Walk Humbly

How do we walk into synagogue?

Too often we enter in a state of defensiveness and predation: we are both fearful for ourselves and ready to judge the dress, the conduct and the company of others. Our dismissals are at the ready, firing as soon as the baby cries or the hosiery runs or the congregant behind us loudly whispers. God is little on our minds, since thoughts of God exist uneasily with focus on social hierarchy. Once we have ranked and settled, perhaps we can pray.

Still, when we are inspired or driven by need the synagogue unfolds to us and opens its possibilities. Here is a quiet place where the presence of others does not prevent us from exploring ourselves. Here is a chance to lift one’s voice not at a sporting event or contest but in sacred space. Here there is no rooting, except ultimately, for each other and for oneself.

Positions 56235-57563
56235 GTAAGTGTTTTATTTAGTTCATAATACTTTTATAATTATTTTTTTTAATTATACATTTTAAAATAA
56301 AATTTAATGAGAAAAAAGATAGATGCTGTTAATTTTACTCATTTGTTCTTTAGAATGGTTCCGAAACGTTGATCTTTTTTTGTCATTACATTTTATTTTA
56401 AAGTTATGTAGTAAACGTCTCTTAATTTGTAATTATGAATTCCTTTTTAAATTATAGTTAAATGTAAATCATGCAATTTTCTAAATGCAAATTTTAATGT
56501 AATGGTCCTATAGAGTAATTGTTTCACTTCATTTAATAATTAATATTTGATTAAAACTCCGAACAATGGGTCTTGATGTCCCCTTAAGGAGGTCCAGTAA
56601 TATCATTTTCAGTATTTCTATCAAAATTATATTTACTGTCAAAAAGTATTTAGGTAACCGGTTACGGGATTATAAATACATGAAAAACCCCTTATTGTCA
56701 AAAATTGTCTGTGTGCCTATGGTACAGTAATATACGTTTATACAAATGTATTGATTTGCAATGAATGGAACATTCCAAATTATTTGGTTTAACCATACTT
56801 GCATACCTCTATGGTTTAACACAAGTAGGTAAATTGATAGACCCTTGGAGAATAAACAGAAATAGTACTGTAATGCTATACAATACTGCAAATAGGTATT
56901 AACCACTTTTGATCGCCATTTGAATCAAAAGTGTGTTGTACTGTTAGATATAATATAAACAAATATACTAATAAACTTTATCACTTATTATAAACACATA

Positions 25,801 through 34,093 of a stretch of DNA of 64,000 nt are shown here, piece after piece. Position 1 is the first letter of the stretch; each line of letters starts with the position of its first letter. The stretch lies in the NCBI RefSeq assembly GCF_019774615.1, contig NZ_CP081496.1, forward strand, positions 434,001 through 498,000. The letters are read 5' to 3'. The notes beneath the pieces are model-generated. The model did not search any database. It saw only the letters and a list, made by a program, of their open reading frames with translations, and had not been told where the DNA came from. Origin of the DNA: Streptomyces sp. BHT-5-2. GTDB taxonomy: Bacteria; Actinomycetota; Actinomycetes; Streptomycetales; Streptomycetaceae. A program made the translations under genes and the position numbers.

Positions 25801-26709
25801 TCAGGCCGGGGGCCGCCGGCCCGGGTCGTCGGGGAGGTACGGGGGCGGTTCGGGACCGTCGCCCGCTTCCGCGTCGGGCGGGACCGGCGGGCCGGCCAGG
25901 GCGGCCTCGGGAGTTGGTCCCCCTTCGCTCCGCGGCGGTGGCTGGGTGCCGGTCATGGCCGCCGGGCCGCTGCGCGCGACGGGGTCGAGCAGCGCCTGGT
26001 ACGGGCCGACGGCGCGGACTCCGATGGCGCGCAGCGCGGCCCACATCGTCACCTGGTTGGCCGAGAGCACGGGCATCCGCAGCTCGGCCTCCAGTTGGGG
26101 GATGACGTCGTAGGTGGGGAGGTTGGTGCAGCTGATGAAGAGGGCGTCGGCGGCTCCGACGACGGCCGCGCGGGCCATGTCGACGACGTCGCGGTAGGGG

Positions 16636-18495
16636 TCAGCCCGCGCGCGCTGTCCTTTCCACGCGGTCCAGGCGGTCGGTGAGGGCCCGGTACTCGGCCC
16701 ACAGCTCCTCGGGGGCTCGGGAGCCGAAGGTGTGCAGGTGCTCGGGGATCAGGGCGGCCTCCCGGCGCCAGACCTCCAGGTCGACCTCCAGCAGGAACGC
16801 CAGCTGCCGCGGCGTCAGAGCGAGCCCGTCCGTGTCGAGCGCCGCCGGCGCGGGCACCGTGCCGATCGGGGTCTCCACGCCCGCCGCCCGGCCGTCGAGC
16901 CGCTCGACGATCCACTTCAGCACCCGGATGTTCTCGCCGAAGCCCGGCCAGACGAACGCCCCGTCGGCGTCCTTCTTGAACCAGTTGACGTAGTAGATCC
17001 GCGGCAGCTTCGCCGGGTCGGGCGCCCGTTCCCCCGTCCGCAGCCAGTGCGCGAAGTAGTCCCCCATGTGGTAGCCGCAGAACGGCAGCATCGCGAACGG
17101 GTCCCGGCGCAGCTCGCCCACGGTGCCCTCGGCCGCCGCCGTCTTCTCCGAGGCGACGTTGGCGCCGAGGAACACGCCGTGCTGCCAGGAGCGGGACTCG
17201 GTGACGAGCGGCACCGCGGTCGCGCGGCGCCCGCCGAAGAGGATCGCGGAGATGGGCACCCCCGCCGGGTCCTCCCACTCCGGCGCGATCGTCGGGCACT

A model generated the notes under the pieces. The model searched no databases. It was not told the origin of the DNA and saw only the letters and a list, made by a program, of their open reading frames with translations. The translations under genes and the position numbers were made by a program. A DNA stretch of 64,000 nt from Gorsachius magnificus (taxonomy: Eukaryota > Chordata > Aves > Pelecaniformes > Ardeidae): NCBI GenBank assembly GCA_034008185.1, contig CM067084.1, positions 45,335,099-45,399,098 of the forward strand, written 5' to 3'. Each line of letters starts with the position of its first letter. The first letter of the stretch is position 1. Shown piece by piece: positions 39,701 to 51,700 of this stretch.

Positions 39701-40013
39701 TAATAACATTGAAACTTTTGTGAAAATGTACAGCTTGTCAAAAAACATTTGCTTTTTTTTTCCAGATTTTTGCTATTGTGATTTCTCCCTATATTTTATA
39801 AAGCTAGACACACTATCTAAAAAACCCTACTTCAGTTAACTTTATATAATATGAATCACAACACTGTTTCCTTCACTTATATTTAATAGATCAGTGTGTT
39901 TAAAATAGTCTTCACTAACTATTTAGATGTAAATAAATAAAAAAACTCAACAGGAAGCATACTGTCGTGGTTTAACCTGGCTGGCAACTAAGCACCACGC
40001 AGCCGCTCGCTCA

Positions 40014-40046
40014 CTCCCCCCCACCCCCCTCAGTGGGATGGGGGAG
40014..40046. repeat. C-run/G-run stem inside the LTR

Peace as the poet told us, comes dropping slow. Try walking into the synagogue gradually shedding, step by step, the worry of public appearance, the necessity to rise or fall in the gauge of social standing. Come with an open heart and a yearning to speak to God.

Rabbi David Wolpe is spiritual leader of Sinai Temple in Los Angeles. Follow his teachings at www.facebook.com/RabbiWolpe.

About the Author
Named the most influential Rabbi in America by Newsweek Magazine and one of the 50 most influential Jews in the world by the Jerusalem Post, David Wolpe is the Rabbi of Sinai Temple in Los Angeles, California.
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